Indexing for Financial Independence

   How do you plan on improving your financial life?

   No matter your financial goals, increasing your wealth is certainly on the top of that list. But striking it rich by stuffing cash under the mattress isn’t going to work.

   Where then should you be putting those hard earned dollars, to make them work just as hard for you?

   There are a myriad of ways to invest, from real estate to blockchains, commodities to collectibles. But, among the possible investments, there is one type of investment that I recommend more than anything else. Stocks. In specific, index funds.

What is an Index Fund?

   An index fund is a collection of financial instruments, stocks and bonds, that is designed to mimic a financial market. Simply put, an index fund is just a tiny piece of an entire market.

   These index funds come in the form of either mutual funds, or exchange traded funds.

   One of the most popular index funds to be mentioned is the SPY ETF. This fund is composed of all the stocks held in the S&P 500. The S&P 500, as a refresher, is an index of 500 of the largest US companies (by market capitalization). This has several implications for investing, which help with your long-term wealth accumulation. 


   One of the keys of investing for most people is to ensure they are diversified. While there may be some rare exceptions who have picked winning companies time and again, they are precisely that, the rare exceptions. When discussing your financial health, your dreams, your future, we don’t leave that to a lucky roll of the dice. 

   Index funds solve this dilemma, by allowing you to purchase a broader section of the market. Depending on the index fund chosen, you own a small piece of all the assets. In the above example with an S&P 500 index, you would own a piece of each of the 500 companies on the index. That means you own Tesla, Apple, Microsoft, Amazon, Johnson & Johnson, etc. This one investment lets you buy into technology, consumer goods, mining, oil and gas, and many other industries. 

   Diversification of this nature helps you stay away from any one industry. If a major event hits the oil and gas industry, much of your investment is stored elsewhere.

Picking a Winning Stock

   A common rejection of the indexing idea is that picking the right stock, at the right time, and you will achieve far superior results. From a math standpoint, those people are absolutely correct. If you bought Amazon before it became the company it is today, your wealth would have grown exponentially. The same with Apple, or Netflix. 

  But, for every winner, there are a dozen other equally as spectacular failures.

   How would you know that Netflix would become what it is today, when Blockbuster was the household name 20 years ago? Blockbuster certainly had the industry connections, they had the brand recognition, and they had the financial resources to pull off a streaming service. Would you have made the bet that a mail-order DVD rental company would become one of the most prominent media companies in 2021?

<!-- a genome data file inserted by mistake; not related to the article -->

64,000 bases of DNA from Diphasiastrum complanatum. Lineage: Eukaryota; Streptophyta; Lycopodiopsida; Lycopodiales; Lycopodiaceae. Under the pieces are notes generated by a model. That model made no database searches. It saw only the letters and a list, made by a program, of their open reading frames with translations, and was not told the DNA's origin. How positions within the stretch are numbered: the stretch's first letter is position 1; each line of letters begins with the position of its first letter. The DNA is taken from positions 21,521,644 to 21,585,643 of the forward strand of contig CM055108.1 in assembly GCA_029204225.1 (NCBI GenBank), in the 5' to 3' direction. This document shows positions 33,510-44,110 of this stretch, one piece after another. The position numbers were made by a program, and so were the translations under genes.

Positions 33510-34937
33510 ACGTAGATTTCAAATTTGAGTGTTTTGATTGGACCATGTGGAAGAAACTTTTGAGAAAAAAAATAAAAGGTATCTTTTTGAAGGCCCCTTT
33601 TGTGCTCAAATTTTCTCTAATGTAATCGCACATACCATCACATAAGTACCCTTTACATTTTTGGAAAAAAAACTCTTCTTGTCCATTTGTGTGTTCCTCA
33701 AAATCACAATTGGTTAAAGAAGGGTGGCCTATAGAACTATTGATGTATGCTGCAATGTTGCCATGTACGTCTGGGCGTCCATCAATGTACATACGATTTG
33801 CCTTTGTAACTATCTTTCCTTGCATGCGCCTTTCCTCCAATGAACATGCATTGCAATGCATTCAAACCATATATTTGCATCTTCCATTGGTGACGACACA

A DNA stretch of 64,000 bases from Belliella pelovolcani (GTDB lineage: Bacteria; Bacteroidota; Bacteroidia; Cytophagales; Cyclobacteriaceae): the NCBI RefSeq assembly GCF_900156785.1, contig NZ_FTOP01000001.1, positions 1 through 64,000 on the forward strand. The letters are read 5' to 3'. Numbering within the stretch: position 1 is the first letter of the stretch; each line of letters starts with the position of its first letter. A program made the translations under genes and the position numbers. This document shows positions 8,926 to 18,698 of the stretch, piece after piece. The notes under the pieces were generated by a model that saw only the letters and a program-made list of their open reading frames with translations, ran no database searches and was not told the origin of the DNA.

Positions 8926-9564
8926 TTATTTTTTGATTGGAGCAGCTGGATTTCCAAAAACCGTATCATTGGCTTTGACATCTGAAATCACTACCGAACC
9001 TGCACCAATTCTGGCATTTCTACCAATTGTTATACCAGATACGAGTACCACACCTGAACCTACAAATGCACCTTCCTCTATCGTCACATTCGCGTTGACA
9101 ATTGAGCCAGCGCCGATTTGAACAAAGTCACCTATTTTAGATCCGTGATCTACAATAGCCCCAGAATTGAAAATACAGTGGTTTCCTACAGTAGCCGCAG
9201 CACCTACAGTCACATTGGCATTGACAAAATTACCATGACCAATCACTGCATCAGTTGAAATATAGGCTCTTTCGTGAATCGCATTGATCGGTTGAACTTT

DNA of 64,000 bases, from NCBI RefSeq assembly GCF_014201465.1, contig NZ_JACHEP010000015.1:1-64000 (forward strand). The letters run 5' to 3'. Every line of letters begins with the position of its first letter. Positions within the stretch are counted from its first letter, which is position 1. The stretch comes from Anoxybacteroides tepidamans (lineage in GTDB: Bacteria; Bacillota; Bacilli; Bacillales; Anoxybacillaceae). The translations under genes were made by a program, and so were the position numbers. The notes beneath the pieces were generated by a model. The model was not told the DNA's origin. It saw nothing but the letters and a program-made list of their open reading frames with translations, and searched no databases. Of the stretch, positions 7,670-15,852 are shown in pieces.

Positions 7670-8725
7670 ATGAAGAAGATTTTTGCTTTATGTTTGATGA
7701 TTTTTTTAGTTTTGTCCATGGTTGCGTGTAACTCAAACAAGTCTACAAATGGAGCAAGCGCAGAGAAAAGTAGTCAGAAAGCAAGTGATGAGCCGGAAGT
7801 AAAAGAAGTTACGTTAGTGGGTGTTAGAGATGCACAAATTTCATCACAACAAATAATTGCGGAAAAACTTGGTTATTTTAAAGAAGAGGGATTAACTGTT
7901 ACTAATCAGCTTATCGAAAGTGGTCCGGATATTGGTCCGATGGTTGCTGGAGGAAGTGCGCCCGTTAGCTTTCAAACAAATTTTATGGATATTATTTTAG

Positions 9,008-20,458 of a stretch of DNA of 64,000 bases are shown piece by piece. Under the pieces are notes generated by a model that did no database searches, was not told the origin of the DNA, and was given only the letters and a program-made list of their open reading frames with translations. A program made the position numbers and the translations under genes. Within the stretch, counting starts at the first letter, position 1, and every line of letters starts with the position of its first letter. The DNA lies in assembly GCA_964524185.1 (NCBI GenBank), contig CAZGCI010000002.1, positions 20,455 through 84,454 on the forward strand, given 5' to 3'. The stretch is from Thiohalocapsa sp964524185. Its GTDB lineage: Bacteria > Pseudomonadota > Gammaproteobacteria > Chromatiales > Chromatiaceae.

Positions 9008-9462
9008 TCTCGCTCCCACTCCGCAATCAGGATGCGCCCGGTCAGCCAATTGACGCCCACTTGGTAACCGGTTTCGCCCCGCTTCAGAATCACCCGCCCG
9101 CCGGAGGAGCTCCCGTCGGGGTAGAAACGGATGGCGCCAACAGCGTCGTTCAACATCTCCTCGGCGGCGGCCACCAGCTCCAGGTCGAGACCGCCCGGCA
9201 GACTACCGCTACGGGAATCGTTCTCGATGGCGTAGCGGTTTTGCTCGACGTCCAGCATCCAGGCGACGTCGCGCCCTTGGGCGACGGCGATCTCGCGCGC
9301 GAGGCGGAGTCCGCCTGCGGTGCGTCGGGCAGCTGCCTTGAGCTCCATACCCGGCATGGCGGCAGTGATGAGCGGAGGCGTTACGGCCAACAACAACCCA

Index funds, on the other hand, hold a small piece of many assets. That means you would have been an investor in those early days. Along with holding assets in many other companies. Those wins would have been your wins. Those returns would be driving the returns in your portfolio. 

Barriers to Entry

   Index funds, particularly mutual funds, have one of the lowest barriers to entry. If you wanted to buy shares in the same 500 companies as in the S&P 500, you would need tens of thousands of dollars to invest. 

   This financial barrier has been somewhat reduced with some brokerages now offering fractional share ownership. But, the complexity of buying and managing the market weighting of 500 companies would be just as intimidating. 

   The complexity and the financial barriers are both solved by index funds. Now, anybody with a couple of dollars can invest in the entire market.

The Easiest Winner - Index Funds

   Perhaps the most important reason why I recommend index funds for every investor is their simplicity. Sure, you gain some diversification advantages. And, you own a small piece of the winners. But those aren’t the main reason people don’t get investing right. 

   The main reason people make financial mistakes is the confusion. Too little, or too much information, and people become stuck. Paralyzed by the indecision, they often make the most costly decision of all, the cost of inaction. In these situations, you need less to do more with. Less complexity in your financial plans, and more investments driving your financial goals.

   No Safety Deposit Box for your gold bricks. No warehouse for your barrels of oil. No trouble with the renting tenant. And no listing that precious painting for auction. Index funds are so easy, anyone can use them.

   Buying into an index fund is easy. It’s simple. Implementing the right system automates all of this so you invest and keep investing without even thinking about it. You too, can use index funds to automate your path to financial independence.